[Non-text portions of this message have been removed]
        • Marc Verhaegen
          http://onlinelibrary.wiley.com/doi/10.1111/j.1469-7580.2008.00865.x/full The evolutionary history of the hominin hand since the last common ancestor of Pan and
          Message 4 of 4 , Jun 1, 2013
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            http://onlinelibrary.wiley.com/doi/10.1111/j.1469-7580.2008.00865.x/full
            The evolutionary history of the hominin hand since the last common
            ancestor of Pan and Homo
            Matthew W Tocheri, Caley M Orr, Marc C Jacofsky & Mary W. Marzke 2008
            J.Anat.212:544­562 doi 10.1111/j.1469-7580.2008.00865.x

            Molecular evidence indicates that the LCA of Pan & the hominin clade
            existed between 8 & 4 Ma.
            The current fossil record indicates the Pan-Homo LCA existed at least 5
            Ma, most likely between 6 & 7 Ma.
            Together, the molecular & fossil evidence has important consequences for
            interpreting the evolutionary history of the hand within the tribe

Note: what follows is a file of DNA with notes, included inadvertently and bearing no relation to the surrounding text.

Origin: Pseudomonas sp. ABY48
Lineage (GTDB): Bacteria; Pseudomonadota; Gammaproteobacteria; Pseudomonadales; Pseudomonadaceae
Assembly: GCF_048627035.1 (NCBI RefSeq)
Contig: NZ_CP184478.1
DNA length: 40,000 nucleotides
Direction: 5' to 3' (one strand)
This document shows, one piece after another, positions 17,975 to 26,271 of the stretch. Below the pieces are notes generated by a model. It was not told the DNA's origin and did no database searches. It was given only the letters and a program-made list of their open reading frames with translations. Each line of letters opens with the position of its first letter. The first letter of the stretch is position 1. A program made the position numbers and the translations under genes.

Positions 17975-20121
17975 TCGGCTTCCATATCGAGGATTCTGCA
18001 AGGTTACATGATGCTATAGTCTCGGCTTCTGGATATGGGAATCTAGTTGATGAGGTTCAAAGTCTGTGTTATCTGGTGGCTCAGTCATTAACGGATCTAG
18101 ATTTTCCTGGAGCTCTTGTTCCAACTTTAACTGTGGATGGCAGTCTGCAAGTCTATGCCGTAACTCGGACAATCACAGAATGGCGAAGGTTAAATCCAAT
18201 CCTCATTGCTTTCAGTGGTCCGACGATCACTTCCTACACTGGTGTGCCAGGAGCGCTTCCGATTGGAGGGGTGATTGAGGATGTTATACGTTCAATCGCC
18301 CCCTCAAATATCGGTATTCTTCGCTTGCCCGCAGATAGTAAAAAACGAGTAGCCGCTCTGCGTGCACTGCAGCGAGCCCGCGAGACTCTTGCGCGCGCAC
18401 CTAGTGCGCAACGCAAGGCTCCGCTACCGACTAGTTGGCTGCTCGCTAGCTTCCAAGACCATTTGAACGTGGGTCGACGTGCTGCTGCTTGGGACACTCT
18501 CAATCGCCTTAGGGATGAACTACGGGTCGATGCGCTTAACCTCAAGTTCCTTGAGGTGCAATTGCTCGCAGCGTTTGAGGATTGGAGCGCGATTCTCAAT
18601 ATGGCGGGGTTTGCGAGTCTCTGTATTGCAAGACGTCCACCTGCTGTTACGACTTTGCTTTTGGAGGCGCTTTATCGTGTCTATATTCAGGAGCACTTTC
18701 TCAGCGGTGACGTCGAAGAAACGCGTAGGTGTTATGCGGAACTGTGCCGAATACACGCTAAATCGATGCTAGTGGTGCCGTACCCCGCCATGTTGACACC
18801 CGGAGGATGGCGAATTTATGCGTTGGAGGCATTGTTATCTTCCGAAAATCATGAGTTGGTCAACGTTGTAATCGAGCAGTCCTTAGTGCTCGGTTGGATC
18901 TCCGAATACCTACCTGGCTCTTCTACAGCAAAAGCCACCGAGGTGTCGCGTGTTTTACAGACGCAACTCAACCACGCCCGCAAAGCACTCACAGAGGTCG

Hominini (hominins).
            1) Parsimony supports the hypothesis that the hand of the LCA most likely
            resembled that of an extant great ape overall (Pan, Gorilla & Pongo), and
            that of an African ape in particular.
            2) It provides a context for interpreting the derived changes to the hand
            that have evolved in various hominins, eg, the Au.afarensis hand is likely
            derived in comparison with that of the Pan­Homo LCA in having shorter
            fingers rel.to thumb length, and more proximo-distally oriented joints
            between its capitate, 2d metacarpal & trapezium.
            This evidence suggests that these derived features evolved prior to the
            intensification of stone tool-related hominin behaviors beginning c 2.5 Ma.
            However, a majority of primitive features most likely present in the
            Pan-Homo LCA are retained in the hands of Australopithecus,
            Paranthropus/early Homo & H.floresiensis.
            This evidence suggests that further derived changes to the hands of other
            hominins such as Hs & Hn did not evolve until after 2.5 Ma, possibly even
            later than 1.5 Ma (currently the earliest evidence of Acheulian
            technology).
            The derived hands of Hs & Hn may indicate a morphological commitment to